Referring now to FIG. 4, there is shown a cross-sectional view of tail housing 16 with pull-down eye assembly 100 shown therein. Assembly 100 is shown partially extended from tail housing 16. Exposed surface 104 is seen to conform to the generally cone-shaped tail housing 16 and to lie along conical axis X--X. In the preferred embodiment of FIG. 4, assembly 100 is fabricated from flat stock having and eye end 106, a middle portion 108 and a forward end 110. Eye end 106 comprises eye aperture 102 and exposed surface 104. Eye end 106 is wider than middle portion 108, forming faces 112a and 112b, symmetric about axis X--X. When retracted, faces 112a and 112b rest against base 22 of slot 18. At forward end 110, the flat stock is rounded to form threaded shaft 114. Retainer ring 116 fits onto shaft 114 and nut 118 is threaded onto shaft 114 to secure retainer ring 116 onto shaft 114. Middle portion 108 and forward end 110 fit within a series of coaxial bores, 24, 26 and 28, within tail housing 16. First bore 24 has a threaded end 24a for attaching tail housing 16 to BTV 10 (not shown). The other end forms stop 24b. Second bore 26 has a smaller diameter than first bore 24 and extends from stop 24b further into tail housing 16 along axis X--X ending at shoulder 26a. Third bore 28 has a diameter smaller than second bore 26 and slightly larger than middle portion 108. Third bore 28 extends from shoulder 26a to intersect slot 18. Spring 120 surrounds middle portion 108 and extends between shoulder 26a and retainer ring 116. Retainer ring 116 is slightly smaller in diameter than bore 24 allowing movement of assembly 100 along axis X--X. As eye end 106 is extended away from tail housing 16, spring 120 is compressed between retainer ring 116 and shoulder 26a until retainer ring 116 rests against stop 24b. A small threaded bore 122 is provided in exposed surface 104 aligned with axis X--X for use in pulling eye end 106 away from tail housing 16 after having been retracted flush with tail housing 16. A further bore 124 is provided through eye end 106, perpendicular to the plane of assembly 100 and spaced slightly apart from eye aperture 102 in the direction of middle portion 108. Eye end 106 is extended such that further bore 124 extends past tail housing 16. A pin (not shown) is inserted in further bore 124 to keep eye end 106 extended until attachment of Benthos device 14 (not shown in FIG. 4, but illustrated in FIG. 1). Once Benthos device 14 is attached, the pin may be removed as Benthos device 14 will serve to hold eye end 106 extended. When Benthos device 14 releases eye end 106, spring 120 expands away from shoulder 26a, retracting eye end 106 into slot 18 until faces 112a and 112b come to rest against base 22. In the preferred embodiment, rubber silencers 30 are affixed to base 22 such that faces 112a and 112b come to rest on silencers 30 thus attenuating any noise generated from faces 112a and 112b contacting base 22. Slots 126 extend from eye aperture 102 towards forward end 110, parallel to axis X--X on either side of middle portion 108 and allow water within bores 24, 26 and 28 to escape as eye end 106 retracts. Similarly, retainer ring 116 has flow apertures 116a allowing water to flow past retainer ring 116 as spring 120 expands and pushes retainer ring 116 through first bore 24.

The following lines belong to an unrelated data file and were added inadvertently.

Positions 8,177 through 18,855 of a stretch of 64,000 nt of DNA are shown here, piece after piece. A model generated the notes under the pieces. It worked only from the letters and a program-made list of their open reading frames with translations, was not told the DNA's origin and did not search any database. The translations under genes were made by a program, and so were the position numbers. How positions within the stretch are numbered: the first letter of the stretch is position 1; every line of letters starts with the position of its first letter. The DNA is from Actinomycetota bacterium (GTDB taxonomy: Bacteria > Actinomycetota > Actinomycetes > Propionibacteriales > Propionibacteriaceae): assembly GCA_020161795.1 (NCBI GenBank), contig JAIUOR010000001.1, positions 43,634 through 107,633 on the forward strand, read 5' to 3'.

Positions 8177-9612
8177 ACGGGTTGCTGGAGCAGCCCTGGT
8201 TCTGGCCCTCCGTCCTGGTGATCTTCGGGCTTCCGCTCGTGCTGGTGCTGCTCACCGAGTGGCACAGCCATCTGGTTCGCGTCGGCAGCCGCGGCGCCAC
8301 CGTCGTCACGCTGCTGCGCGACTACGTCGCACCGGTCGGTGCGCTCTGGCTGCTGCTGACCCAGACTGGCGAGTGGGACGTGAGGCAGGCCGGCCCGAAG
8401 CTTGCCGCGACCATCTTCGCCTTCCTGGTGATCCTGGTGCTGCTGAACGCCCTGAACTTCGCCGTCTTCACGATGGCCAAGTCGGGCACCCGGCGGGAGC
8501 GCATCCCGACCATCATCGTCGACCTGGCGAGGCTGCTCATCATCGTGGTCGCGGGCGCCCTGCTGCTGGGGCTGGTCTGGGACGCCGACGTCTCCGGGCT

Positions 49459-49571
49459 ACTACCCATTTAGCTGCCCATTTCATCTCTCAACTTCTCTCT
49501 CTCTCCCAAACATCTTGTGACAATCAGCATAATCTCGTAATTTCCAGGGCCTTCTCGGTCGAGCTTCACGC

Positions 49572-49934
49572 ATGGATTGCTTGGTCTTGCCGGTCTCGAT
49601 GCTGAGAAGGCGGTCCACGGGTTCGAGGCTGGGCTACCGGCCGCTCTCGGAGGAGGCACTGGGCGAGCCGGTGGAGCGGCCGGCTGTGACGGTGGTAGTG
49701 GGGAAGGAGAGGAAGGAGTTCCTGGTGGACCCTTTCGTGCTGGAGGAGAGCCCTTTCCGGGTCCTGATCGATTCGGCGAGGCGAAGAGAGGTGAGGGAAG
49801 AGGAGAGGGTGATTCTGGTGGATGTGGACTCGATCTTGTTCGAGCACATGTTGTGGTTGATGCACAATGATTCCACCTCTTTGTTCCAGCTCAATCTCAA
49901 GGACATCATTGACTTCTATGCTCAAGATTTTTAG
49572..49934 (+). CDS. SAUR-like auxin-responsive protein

Referring now to FIG. 5 there is shown an alternate embodiment of pull-down eye assembly 100' with spring 120' extended between and attached to middle portion 108' and forward end 110' As eye end 106' is extended from tail housing 16', spring 120' is stretched. When Benthos device 14 (not shown in FIG. 5) releases eye end 106', spring 120' contracts thus retracting eye end 106' into slot 18'. In the alternate embodiment of FIG. 5, second bore 26' extends to base 22' of slot 18'. Retainer ring 116' is held tight against stop 24b' by the action of spring 120'.